The general-election campaign is happening today. And Donald Trump is running unopposed.

Presidents who have recently won reelection seeded their victories not in the final sprint before Election Day, but by executing a two-year campaign to exploit a contentious primary on the other side, reconnect with their base of supporters, and define the election as a choice, not a referendum. I served as the national press secretary on President Barack Obama’s 2012 reelection campaign, when we used that strategy to great effect. Now I’m watching President Trump executing the same strategy that powered Obama to reelection, while the Democratic organizations that could answer him have left an open playing field in the battleground states where the election will be decided.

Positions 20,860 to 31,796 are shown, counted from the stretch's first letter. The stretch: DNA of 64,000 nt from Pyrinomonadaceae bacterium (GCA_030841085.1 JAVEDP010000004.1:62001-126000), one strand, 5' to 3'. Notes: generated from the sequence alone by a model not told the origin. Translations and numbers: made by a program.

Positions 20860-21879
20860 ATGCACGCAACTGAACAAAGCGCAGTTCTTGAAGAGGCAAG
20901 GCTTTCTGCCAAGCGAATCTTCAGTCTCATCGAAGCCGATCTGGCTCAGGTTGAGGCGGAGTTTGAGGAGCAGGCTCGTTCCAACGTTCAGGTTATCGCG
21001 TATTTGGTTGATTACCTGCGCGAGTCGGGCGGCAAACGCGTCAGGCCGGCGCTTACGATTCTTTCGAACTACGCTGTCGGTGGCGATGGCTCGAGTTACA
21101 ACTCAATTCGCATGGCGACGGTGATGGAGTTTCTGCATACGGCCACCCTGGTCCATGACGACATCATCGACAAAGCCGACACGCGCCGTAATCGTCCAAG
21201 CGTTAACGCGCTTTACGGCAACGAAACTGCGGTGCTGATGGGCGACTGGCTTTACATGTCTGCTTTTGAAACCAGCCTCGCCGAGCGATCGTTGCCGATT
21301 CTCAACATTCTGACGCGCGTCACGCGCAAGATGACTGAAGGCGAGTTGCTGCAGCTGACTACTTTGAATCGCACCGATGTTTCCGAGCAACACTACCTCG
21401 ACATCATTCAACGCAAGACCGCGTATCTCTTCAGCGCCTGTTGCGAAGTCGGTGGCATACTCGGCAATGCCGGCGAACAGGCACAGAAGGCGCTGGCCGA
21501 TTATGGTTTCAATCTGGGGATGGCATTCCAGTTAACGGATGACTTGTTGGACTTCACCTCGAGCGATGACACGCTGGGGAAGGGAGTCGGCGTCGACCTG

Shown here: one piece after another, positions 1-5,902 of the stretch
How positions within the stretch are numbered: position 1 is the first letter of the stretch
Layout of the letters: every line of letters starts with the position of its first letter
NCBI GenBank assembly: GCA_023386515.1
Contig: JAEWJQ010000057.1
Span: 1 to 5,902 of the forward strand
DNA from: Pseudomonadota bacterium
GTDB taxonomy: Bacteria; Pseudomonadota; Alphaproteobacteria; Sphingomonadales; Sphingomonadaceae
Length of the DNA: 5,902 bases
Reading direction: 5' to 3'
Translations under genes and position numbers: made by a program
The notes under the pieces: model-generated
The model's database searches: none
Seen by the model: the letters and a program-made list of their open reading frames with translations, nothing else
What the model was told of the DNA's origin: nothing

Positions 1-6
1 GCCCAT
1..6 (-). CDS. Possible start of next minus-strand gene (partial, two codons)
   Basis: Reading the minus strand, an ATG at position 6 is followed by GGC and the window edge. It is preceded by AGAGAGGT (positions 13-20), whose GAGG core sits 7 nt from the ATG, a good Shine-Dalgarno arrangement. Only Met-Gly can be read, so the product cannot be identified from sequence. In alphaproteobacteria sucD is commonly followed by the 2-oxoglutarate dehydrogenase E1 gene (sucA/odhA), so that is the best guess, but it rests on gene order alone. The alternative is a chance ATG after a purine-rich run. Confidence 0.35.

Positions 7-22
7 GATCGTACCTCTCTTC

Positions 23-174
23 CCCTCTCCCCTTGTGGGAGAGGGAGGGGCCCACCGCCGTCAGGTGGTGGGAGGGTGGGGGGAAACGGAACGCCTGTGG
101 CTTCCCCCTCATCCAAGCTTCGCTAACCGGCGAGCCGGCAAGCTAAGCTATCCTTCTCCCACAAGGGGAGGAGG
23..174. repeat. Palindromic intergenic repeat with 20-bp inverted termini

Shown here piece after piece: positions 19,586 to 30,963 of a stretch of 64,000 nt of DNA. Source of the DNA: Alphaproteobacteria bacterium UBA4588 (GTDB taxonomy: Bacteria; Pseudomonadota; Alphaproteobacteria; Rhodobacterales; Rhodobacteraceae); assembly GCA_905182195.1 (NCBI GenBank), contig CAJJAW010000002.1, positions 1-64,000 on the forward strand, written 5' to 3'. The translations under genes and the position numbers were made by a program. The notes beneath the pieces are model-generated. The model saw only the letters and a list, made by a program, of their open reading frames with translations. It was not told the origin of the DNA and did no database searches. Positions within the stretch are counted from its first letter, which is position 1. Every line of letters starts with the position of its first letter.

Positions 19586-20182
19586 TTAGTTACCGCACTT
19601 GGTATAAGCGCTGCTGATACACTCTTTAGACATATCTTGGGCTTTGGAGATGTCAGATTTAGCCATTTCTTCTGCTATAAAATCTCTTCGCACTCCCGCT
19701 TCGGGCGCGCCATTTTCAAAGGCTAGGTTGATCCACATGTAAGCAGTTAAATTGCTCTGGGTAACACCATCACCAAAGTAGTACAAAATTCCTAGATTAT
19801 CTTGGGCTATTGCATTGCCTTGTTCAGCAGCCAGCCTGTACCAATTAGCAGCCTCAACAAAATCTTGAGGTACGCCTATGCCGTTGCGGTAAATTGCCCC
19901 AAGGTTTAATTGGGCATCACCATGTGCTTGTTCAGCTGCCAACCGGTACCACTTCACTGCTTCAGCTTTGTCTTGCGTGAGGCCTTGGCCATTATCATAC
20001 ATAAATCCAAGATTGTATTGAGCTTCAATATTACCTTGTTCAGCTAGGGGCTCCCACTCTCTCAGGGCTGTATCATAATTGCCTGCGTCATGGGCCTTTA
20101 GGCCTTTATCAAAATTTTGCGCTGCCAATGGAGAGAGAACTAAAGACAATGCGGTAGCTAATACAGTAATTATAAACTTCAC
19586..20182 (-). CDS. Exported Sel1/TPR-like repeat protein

The Trump campaign launched at the start of 2019 and hasn’t paused for a day. It is using the candidate’s schedule, a staffed-up campaign team, and a sophisticated digital-advertising effort to reach its target voters. The campaign has spent more than $5 million on Facebook ads, with a particular focus on older voters and women, firing up the base by attacking “fake news” and promoting its message on immigration. The advertising team has gone beyond social-media campaigns, sponsoring podcasts and creating a significant paid-media presence on YouTube. In fact, Trump is outspending Democrats six to one on video ads, the primary digital-engagement tool for voters today.